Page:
Like writer's block, creative burn-out among game designers is a constant hindrance to productive work. It happens because creative people tend to juggle too many ideas in the course of their design work and Eric Lang mentioned that every project or idea that a game designer has running tends to sit in the back of one's mind that keeping track of all those ideas can be exhausting and a game designer can lose interest and even get bored with work. Getting bored is a sure sign that creative burn out is upon you.
Eric said it happened to him while he was at a board game trade fair in Essen around three years ago, the biggest game convention in Germany and Europe. Given that these days are supposed to be the golden age of gaming, Eric found the games at the trade fair unexciting and was bothered why he was having that reaction to a jungle hoard that would normally be giving him creative inspiration. He figured out that he was exhausted mentally and he needed to start afresh. So Eric purged his computer hard-drive storage of all pending design ideas he had and even threw out all game prototypes he was working on for himself.
Eric did mention that there was a certain psychological condition where a creative person tends "to pay a mental tax for every unfinished project you have." So making a list and getting stuff done is a better work method for anyone doing creative work. In the back of one's mind, unfinished ideas take up space.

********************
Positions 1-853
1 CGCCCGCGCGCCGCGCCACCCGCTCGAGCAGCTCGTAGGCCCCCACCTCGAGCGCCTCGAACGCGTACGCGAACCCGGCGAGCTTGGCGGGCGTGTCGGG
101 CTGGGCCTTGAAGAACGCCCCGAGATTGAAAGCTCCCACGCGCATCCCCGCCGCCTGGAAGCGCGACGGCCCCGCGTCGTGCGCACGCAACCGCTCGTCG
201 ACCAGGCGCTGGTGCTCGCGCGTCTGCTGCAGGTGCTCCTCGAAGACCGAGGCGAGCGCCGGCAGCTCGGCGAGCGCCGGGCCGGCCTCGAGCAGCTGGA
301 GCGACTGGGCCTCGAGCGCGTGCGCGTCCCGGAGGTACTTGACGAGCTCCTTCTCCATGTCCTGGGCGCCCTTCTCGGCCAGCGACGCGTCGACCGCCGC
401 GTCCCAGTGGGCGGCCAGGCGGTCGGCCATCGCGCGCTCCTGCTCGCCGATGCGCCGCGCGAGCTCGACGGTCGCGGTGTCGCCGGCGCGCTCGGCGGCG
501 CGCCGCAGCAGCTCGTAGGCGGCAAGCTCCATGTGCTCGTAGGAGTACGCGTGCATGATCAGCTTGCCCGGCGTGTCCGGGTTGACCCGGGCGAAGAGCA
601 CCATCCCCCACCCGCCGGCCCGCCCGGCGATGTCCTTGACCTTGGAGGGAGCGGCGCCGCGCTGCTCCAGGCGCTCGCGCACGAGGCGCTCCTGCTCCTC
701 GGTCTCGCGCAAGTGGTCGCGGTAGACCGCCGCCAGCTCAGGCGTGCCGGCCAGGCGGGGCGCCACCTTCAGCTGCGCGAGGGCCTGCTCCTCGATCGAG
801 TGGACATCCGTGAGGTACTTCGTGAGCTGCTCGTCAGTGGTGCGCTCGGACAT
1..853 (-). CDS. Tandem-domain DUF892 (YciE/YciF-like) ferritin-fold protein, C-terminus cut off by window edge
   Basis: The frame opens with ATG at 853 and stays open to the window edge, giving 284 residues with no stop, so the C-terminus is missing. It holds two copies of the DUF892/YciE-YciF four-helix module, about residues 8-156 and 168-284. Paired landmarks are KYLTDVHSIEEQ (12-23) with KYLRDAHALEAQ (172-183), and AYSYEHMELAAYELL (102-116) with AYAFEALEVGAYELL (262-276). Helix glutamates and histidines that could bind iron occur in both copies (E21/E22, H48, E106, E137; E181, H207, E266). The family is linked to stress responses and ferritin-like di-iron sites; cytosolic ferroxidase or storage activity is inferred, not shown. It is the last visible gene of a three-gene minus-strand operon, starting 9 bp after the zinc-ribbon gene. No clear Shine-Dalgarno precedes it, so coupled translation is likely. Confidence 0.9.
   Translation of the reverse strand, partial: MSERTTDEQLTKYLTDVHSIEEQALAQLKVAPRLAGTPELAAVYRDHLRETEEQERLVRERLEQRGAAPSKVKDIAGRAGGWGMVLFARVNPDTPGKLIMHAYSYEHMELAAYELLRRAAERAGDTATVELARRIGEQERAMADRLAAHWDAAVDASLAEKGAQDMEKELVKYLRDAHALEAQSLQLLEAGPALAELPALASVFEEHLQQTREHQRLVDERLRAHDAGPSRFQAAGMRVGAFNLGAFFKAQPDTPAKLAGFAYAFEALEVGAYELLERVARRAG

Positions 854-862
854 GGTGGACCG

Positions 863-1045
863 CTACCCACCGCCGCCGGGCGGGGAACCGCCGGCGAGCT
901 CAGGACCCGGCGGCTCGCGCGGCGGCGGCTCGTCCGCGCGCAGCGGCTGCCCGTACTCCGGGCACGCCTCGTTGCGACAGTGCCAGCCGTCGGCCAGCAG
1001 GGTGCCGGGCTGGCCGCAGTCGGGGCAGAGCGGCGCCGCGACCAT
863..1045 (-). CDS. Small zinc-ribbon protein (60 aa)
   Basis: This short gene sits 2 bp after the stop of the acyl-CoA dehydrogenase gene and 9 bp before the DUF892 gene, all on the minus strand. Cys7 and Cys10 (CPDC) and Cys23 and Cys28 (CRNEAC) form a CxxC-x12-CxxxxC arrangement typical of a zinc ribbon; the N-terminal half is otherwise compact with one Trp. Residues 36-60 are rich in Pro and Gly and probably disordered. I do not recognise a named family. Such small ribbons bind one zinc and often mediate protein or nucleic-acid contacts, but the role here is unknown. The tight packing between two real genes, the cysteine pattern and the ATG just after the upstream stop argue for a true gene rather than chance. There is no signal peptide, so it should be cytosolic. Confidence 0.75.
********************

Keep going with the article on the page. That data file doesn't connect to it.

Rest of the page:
After wiping his hard drive clean, Eric found that it was re-energizing to start from scratch with new ideas and it revived his interest in his work. His friends said wiping his hard drive was an insane thing to do, like flushing money down the sewer drain.
But Eric recommends that designers should never let stuff you are working on keep hibernating in one's mind. He advises designers to: "Just go out and make it. Do it on paper make it. All games suck until they don't. I hate all my games until they're done." After wiping out his to-do list of around 500 board game prototypes from his computer drive, Eric came up 100 new ideas that have revived his drive to finish and do the best he can t make them great games.
In one instance, Eric mentioned that he cut one game idea prototype back to its original theme, ran the idea with a friend and found himself a collaboration working out. Reducing a skeleton of a game back to the original theme or concept can also be a great creative exercise for bridging relationships and working with other equally good designers and artists. Eric Lang: What Games Work Best for Cognitive Dysfunction?
Game Designers need to have skills in Math, Linguistics, and most importantly in Psychology to design good games. Games are an interaction and reward systems and you can gauge how players to react to stimuli when they interact with the game and with players they play with. Cognitive dysfunction is a broad field where patients have problem understanding basic cause and effect or mind mapping relationships, they dissociate concepts so have a problem learning.
Games help people with cognitive dysfunction because of the challenge, interaction and enjoyable experience players get while socially engaged within the game. All games translate to challenge. Your selection criteria need not be a rigorously tested study to make a list of choices. Just play games. Games that already exist. You can separate cognitive dysfunction patients into groups and assign games that have worked well with that group, for example: Bridge (card game) is popular because it allows players to share strategies and work simple math problems that can help them overcome dementia.